Shrapnel - First World War

Contributed by Geoffrey Denton

Shrapnel - First World War

These three metal fragments are pieces of shrapnel from a German artillery shell dating from 1917 - they are positioned beside a modern 50p piece for size comparison.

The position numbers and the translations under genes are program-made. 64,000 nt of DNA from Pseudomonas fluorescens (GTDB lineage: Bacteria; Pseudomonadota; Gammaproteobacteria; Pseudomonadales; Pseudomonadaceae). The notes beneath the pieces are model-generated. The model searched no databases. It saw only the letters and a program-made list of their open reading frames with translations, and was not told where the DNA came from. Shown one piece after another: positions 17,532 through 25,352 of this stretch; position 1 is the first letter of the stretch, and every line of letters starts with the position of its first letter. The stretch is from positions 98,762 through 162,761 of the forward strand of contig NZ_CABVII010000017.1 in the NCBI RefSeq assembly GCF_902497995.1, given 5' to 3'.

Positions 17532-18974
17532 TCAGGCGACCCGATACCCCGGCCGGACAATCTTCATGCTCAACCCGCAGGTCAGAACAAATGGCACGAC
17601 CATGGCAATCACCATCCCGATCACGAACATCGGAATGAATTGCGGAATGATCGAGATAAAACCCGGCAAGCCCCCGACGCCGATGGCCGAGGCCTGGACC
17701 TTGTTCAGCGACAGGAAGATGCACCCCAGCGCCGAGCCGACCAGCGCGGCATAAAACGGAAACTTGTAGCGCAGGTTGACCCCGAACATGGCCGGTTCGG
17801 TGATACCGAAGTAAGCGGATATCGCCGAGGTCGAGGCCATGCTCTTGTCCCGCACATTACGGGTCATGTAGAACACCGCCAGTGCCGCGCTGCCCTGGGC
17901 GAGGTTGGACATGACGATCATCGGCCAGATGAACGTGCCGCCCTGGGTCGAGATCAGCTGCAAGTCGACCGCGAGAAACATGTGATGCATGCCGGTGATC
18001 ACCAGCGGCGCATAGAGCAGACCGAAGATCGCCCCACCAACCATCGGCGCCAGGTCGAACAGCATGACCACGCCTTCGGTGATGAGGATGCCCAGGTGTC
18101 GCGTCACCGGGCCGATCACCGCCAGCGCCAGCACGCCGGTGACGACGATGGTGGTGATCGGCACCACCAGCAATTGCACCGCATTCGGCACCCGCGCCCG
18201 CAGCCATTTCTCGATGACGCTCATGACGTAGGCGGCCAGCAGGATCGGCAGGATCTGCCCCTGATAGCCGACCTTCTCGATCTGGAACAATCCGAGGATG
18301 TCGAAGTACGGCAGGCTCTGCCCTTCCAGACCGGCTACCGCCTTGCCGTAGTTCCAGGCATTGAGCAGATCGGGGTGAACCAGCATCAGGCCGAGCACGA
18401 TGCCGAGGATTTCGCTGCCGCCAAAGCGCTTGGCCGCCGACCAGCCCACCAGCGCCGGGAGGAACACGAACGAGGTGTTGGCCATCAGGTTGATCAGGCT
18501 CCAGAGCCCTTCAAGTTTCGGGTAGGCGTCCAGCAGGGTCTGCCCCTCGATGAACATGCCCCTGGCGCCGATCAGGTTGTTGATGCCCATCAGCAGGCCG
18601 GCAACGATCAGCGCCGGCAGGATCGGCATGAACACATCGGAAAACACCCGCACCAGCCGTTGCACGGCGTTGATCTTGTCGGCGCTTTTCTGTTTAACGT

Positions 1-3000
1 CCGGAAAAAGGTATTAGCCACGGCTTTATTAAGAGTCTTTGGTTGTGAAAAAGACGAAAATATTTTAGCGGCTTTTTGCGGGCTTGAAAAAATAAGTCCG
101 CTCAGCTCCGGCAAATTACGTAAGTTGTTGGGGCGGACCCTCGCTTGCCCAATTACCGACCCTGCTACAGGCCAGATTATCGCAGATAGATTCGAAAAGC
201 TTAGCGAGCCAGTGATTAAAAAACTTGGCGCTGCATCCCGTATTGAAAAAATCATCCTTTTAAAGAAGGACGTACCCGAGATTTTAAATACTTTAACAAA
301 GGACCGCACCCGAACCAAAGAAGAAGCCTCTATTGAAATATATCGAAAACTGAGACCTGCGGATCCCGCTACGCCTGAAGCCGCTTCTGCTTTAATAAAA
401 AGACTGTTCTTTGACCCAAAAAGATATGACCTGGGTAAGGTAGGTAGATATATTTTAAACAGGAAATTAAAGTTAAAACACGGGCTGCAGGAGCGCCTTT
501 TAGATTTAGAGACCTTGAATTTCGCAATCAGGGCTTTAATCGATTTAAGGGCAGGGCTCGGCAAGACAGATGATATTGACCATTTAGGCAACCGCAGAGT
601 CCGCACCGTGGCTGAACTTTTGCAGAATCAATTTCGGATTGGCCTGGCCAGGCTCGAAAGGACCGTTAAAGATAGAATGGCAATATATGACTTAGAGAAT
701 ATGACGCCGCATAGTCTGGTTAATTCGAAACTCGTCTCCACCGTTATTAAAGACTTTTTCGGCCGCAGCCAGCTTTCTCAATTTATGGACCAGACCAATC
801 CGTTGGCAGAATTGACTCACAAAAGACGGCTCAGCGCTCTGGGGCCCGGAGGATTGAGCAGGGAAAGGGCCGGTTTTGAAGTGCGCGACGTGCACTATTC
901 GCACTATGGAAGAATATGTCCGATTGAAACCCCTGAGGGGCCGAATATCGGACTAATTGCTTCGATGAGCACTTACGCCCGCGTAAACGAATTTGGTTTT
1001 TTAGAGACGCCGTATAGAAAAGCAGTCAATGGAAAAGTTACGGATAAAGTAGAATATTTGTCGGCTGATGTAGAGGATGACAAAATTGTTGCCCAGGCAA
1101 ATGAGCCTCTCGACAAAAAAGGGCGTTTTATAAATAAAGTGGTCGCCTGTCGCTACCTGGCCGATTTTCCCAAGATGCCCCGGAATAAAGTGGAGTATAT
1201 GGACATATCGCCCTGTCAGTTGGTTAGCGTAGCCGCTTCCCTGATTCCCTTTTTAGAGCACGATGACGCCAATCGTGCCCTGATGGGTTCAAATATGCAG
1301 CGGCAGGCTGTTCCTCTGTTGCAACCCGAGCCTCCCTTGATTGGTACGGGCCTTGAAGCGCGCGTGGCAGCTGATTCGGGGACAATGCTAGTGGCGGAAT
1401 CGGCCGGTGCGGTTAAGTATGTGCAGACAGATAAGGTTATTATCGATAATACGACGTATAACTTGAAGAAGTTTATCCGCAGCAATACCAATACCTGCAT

The pieces were extracted from the left arm of my grandfather, Geoffrey Denton, who was a field gunner in the British Army. The wound was incurred during the battle of Passchendaele (3rd Battle of Ypres) fought in Belgium between July and November 1917 during the First World War. The square piece beside the coin still has fragments of uniform attached to it and weighs approximately 40 grams (1 ½ ounces). Artillery fire accounted for nearly 70% of the casualties in this war and it is a chilling experience to weigh these small items in one's hand and to try to imagine the appalling carnage that objects like this wrought. My grandfather did not return to the fighting and so, ironically, may well owe his life to his wounds. Geoffrey's survival meant that there are twenty two subsequent descendants who would not otherwise have been born, including me. He lived to the age of 78.

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